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I've been using Ubuntu for a while now, and I discovered today how to use what's called the natural scroll, which corresponds in fact to the same scroll as in a mac OS.

So in Ubuntu, unnatural scrolling is considered as scrolling two fingers to the bottom of your touchpad which moves your scroll to the bottom of the page.
While Ubuntu natural scrolling is considered as scrolling two fingers to the bottom, which scrolls your page to the top.

I understand that this natural scrolling is relevant for touchscreen, but can it be considered natural in the case of a touchpad?

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    Why are you asking this here instead of on a Ubuntu forum? Unless someone here specifically works for Ubuntu you're not likely to get an actual answer. Perhaps if you rephrase your question about whether scrolling up is more intuitive to moving the screen up / down that'd be a bit more suitable, but asking why Product X does something isn't really an answerable question. – JonW Apr 25 '14 at 13:10
  • @JonW I agree it was unclear, I hope this formulation is better now. – Kiwy Apr 25 '14 at 13:14
  • I think the edit makes this a very valid question. – DA01 Apr 25 '14 at 16:42
  • @DA01 too bad that the answer has 7 upvote and my question 0 :D – Kiwy Apr 27 '14 at 22:55
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"Inverted" scrolling/movement has been an age old problem especially for video games. The inherent problem is the "logical" reaction to moving down isn't always clear for non-touchscreens.

Why does moving down move the item up? Put your finger in the middle of a piece of paper and fix your eyes to the middle of the page. Press your finger down and move it downward--the paper has moved "down" but your eyes are closer to the "top" of the page, this is what natural scrolling is emulating. It feels much more natural on a touchscreen because the pixels are acting exactly as the paper is, on a touch pad the feedback is a bit less clear, and can take some getting used to either way.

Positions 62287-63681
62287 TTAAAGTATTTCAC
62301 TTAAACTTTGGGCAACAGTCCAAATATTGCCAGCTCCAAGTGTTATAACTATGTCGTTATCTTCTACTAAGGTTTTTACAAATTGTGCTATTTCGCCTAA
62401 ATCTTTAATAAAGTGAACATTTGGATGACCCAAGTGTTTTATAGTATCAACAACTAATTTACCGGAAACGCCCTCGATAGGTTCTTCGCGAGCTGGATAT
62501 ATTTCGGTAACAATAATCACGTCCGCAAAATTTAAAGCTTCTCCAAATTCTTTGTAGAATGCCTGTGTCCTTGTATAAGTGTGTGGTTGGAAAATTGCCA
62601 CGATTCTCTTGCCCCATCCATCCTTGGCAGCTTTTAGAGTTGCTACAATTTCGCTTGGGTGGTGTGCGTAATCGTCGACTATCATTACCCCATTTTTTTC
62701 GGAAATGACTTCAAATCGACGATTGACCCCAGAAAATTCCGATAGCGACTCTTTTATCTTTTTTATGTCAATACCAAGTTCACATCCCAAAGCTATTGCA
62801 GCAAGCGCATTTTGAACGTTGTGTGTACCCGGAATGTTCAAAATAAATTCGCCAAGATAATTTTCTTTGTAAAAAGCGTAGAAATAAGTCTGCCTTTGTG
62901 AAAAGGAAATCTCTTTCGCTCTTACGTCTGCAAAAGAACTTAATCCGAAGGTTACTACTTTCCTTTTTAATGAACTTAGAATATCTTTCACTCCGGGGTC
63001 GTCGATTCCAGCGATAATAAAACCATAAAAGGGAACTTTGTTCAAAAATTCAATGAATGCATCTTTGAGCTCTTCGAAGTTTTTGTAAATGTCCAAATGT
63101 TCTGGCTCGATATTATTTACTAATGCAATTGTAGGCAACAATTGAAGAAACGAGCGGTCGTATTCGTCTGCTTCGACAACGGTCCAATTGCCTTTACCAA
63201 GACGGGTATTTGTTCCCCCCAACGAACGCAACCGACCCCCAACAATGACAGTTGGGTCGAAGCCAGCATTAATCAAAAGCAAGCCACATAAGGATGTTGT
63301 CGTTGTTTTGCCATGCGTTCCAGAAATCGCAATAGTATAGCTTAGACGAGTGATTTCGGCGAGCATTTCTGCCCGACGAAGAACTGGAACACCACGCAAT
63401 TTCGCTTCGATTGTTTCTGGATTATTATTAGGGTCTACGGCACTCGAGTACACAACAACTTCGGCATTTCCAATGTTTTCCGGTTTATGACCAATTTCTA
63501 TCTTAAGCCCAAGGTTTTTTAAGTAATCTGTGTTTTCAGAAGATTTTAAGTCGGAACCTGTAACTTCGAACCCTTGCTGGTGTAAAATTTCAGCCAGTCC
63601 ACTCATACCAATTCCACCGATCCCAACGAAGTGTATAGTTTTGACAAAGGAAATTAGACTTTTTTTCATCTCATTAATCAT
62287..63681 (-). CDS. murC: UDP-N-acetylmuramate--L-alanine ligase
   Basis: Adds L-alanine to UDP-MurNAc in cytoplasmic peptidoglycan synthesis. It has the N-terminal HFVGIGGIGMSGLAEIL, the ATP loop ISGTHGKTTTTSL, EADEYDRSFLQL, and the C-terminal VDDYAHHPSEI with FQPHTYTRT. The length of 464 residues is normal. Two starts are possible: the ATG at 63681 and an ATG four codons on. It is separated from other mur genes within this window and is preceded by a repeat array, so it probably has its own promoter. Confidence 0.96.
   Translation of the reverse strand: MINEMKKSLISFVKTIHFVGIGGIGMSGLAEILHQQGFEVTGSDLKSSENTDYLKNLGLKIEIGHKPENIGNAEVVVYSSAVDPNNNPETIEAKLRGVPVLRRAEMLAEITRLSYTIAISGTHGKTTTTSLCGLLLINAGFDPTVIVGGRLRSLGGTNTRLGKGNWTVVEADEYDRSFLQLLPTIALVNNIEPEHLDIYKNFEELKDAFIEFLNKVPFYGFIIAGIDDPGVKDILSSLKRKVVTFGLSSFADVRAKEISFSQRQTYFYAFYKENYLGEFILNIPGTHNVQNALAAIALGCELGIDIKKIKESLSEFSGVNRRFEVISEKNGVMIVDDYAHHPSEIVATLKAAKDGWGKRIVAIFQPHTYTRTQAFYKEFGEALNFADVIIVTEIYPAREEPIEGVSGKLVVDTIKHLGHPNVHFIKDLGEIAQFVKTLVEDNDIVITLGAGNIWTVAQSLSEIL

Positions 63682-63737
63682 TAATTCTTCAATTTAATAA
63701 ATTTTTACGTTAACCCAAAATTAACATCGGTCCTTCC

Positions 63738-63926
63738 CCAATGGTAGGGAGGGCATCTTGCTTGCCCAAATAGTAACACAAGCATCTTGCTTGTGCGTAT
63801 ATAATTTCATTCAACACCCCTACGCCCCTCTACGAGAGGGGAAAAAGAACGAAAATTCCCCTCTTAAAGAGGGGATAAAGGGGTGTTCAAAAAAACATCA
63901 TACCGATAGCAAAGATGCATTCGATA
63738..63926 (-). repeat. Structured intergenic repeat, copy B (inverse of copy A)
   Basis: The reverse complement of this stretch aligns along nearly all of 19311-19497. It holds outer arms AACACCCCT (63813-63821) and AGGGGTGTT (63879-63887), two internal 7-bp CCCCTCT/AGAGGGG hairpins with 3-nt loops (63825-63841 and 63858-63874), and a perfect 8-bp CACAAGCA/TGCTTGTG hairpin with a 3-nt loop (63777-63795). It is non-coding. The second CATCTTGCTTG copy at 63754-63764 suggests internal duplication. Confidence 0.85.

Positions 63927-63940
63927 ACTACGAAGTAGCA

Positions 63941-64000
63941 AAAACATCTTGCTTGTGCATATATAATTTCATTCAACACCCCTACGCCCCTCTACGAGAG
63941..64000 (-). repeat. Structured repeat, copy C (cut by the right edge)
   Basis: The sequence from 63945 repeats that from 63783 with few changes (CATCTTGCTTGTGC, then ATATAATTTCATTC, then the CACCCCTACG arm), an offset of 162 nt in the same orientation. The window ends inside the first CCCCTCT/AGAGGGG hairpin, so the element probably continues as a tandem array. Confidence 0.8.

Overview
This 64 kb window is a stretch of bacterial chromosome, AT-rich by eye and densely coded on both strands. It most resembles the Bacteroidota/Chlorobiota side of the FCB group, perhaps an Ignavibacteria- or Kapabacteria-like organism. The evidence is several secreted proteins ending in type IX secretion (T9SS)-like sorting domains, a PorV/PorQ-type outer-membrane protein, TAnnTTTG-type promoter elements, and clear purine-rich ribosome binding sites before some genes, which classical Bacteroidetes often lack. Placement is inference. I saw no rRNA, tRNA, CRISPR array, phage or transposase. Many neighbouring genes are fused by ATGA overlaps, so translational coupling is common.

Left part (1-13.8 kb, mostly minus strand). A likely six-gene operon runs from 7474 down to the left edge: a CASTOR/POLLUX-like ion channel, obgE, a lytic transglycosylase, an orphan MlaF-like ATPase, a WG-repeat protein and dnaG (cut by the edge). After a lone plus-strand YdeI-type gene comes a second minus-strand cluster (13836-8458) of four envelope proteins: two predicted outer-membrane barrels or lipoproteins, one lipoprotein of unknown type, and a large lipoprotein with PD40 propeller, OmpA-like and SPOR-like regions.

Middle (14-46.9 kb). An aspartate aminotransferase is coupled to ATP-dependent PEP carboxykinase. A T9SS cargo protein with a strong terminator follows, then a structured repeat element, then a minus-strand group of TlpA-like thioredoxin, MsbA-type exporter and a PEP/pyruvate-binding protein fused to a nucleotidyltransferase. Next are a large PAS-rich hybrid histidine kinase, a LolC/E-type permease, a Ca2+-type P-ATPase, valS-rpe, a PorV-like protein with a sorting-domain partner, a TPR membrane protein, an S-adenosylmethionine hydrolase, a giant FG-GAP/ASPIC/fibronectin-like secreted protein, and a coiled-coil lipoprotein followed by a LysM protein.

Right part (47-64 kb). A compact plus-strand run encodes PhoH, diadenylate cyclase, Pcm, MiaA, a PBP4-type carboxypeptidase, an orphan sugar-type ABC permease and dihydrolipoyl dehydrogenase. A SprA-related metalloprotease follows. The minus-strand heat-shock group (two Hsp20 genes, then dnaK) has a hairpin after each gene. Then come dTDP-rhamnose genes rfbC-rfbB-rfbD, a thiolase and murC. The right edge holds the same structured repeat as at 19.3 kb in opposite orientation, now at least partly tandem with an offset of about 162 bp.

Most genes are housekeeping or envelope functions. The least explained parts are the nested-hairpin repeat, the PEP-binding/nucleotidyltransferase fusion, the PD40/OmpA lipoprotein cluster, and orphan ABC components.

What you're seeing is a conflict in what's really the conflict between direct manipulation (move the trackpad up to move the cursor up) and not-quite-direct manipulation ("dragging" the page down, with the same trackpad). I'm not convinced there's a real solution to this other than to allow the user to change this at will, as video games generally do, and make the defaults internally consistent so users can learn how to operate them easily.

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I think Ben's answer is excellent. I'd maybe go with a short-and-sweet explanation, however:

  • 'traditional' scrolling = user is manipulating the scroll bar
  • 'natural' scrolling = user is manipulating the document itself

Natural scrolling is a necessity on a touch screen, as your finger is a lot fatter and clumsier than a cursor, so you can't easily interact with the scroll bar.

For a while, touch screens were the exception, rather than the norm, so touch pads still emulated the 'norm' (mouse interactions).

FFWD a decade or so and now touch screens are very much the norm, so touch pads have switched teams and now emulate touch screens.

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  • interresting point of view indeed, though touchscreen are still not the norm on computers, but more on phone – Kiwy Apr 25 '14 at 18:13
  • @kiwy they tend to be the norm (or close to being) 'in general'--at least for the generation coming up. I'd bet that for many people, they spend as much time with a touch device as a keyboard these days. – DA01 Apr 25 '14 at 18:52

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